Not Taking Your Vacation Time? Better Rethink That

American workers accumulated 705 million vacation days in 2017, and failed to take them

Have you ever told yourself you’re too busy to take time off from work, or neglected to take the leave you’ve earned?

You’re not the only one. American workers accumulated 705 million vacation days in 2017 (the last year surveyed), and failed to use them.

If that sounds like you, here’s some good reasons to re-think the situation.

Taking your vacation time is actually good for your financial and mental health.

We are definitely leaving time on the table. Despite the trend toward unlimited paid time off in many workplaces, Americans in general get much less leave than workers in other countries (OK, we’re kinda workaholics). But over 50% of people don’t even use all the paid vacation time they are entitled to. Since vacation is often “use it or lose it,” they’re leaving a lot of money on the table.

Get it on the calendar. Think of this as the vacation version of “pay yourself first.” At the start of the year, make plans and block out your vacation time on the calendar. Otherwise, something always comes up to prevent that getaway, and you never get that break you need. If getting away for a week or two is truly impossible, schedule in some three- or four-day mini-breaks. They don’t have to be long or expensive; they just need to get you out of the office.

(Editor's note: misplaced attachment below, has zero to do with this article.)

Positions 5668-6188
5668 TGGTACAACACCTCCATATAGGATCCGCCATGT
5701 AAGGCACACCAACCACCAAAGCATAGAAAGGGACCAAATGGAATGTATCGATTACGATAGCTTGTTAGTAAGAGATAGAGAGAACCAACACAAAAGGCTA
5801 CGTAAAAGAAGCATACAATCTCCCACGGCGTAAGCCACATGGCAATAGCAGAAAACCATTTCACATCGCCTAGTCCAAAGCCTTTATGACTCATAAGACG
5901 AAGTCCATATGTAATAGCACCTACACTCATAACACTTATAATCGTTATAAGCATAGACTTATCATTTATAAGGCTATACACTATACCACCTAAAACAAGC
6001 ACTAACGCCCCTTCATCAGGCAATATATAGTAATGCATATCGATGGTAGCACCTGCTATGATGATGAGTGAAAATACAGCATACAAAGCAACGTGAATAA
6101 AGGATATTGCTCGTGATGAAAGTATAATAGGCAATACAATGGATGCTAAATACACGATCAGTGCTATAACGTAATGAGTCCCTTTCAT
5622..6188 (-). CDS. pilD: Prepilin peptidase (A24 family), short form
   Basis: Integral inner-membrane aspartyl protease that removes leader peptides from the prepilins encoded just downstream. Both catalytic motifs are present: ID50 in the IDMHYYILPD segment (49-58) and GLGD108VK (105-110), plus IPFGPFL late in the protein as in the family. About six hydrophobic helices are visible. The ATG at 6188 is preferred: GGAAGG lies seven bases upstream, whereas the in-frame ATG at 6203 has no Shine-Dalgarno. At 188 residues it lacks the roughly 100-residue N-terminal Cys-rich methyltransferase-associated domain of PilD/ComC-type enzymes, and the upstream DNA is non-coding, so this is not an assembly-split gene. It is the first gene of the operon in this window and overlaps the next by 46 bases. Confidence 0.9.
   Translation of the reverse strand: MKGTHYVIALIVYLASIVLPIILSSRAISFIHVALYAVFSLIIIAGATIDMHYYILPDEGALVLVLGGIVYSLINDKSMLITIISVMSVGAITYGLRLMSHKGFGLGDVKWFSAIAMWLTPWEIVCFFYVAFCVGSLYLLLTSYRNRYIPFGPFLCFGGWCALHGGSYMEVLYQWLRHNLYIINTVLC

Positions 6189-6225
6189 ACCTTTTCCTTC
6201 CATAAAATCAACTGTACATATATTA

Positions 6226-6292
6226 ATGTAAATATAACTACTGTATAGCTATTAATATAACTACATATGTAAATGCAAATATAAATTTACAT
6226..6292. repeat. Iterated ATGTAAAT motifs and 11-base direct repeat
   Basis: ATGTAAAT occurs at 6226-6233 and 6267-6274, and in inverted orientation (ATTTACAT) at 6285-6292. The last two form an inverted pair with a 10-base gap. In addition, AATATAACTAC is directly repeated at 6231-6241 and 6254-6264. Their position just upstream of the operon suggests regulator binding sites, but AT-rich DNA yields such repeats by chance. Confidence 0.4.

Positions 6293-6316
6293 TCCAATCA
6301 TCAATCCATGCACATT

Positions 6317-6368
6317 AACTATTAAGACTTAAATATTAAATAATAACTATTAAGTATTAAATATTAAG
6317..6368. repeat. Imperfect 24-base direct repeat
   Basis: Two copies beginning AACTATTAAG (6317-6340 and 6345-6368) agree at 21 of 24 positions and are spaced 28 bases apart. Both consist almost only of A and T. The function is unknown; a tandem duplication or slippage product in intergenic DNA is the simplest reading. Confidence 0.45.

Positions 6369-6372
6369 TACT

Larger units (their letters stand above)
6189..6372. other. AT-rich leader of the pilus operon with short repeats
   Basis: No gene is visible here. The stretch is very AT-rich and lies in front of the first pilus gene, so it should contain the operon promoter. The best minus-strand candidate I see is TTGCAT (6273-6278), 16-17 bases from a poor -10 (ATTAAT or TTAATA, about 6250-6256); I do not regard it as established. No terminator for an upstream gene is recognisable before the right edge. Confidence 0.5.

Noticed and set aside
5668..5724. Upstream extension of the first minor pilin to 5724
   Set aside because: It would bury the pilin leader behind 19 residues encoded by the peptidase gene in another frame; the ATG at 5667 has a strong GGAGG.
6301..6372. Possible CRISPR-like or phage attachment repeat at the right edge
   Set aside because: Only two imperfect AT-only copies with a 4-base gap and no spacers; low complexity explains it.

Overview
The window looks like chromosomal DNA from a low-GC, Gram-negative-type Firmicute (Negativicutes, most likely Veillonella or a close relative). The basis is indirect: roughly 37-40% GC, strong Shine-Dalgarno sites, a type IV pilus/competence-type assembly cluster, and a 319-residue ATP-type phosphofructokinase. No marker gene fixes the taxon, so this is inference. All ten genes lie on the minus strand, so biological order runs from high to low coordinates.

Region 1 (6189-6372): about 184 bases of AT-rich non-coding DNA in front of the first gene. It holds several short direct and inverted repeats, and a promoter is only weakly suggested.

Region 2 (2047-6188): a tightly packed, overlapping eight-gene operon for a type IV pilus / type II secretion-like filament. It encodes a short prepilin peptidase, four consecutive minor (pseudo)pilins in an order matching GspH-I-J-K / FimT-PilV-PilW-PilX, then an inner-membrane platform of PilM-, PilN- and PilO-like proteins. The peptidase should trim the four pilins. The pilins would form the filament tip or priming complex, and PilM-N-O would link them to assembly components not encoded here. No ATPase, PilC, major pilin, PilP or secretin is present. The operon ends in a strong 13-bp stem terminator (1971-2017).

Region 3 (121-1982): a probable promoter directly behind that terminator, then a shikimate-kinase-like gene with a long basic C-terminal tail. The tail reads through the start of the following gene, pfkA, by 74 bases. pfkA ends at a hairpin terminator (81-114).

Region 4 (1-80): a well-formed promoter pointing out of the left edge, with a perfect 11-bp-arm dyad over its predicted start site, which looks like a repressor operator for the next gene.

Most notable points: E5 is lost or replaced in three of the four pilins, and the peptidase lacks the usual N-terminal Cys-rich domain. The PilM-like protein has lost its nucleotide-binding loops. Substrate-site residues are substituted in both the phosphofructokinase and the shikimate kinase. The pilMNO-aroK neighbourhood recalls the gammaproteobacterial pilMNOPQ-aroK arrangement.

We stay plugged in too long. Half of U.S. workers stay plugged in and keep working even on vacation (….uh, guilty of that one myself). Sometimes you have no choice but to keep one eye on the email, so make sure to carve out some “unplugged” hours too. Pick a time each day to check in to the office, but the rest of the day, devote your full attention to family, friends and tuning out.

It’s good for you. Just like little kids who need recess, big kids need time to recharge. Overworking with little to no break or downtime puts people at increased risks for stroke, cardiovascular disease, obesity, diabetes, insomnia, depression, anxiety, or other stress-related illnesses, says BioSpace, a life sciences career website. Studies show that taking that time off can help you avoid burnout and actually lead to enhanced productivity and happiness on the job, reports CNBC. If that keeps you on the job longer and extends your career, it means more money in your pocket.

The Takeaway: Start thinking of vacation as a tool to help you stay productive and focused at work, and a way to step back and gain perspective on your life and career. Taking the time to decompress, unplug and remind yourself why you’re working so hard is an essential part of every successful financial plan.

About Mari Adam

Mari Adam, Certified Financial Planner™ has been helping individuals and families chart their financial futures for over twenty-five years. Have a question about your financial situation? Ask Mari!

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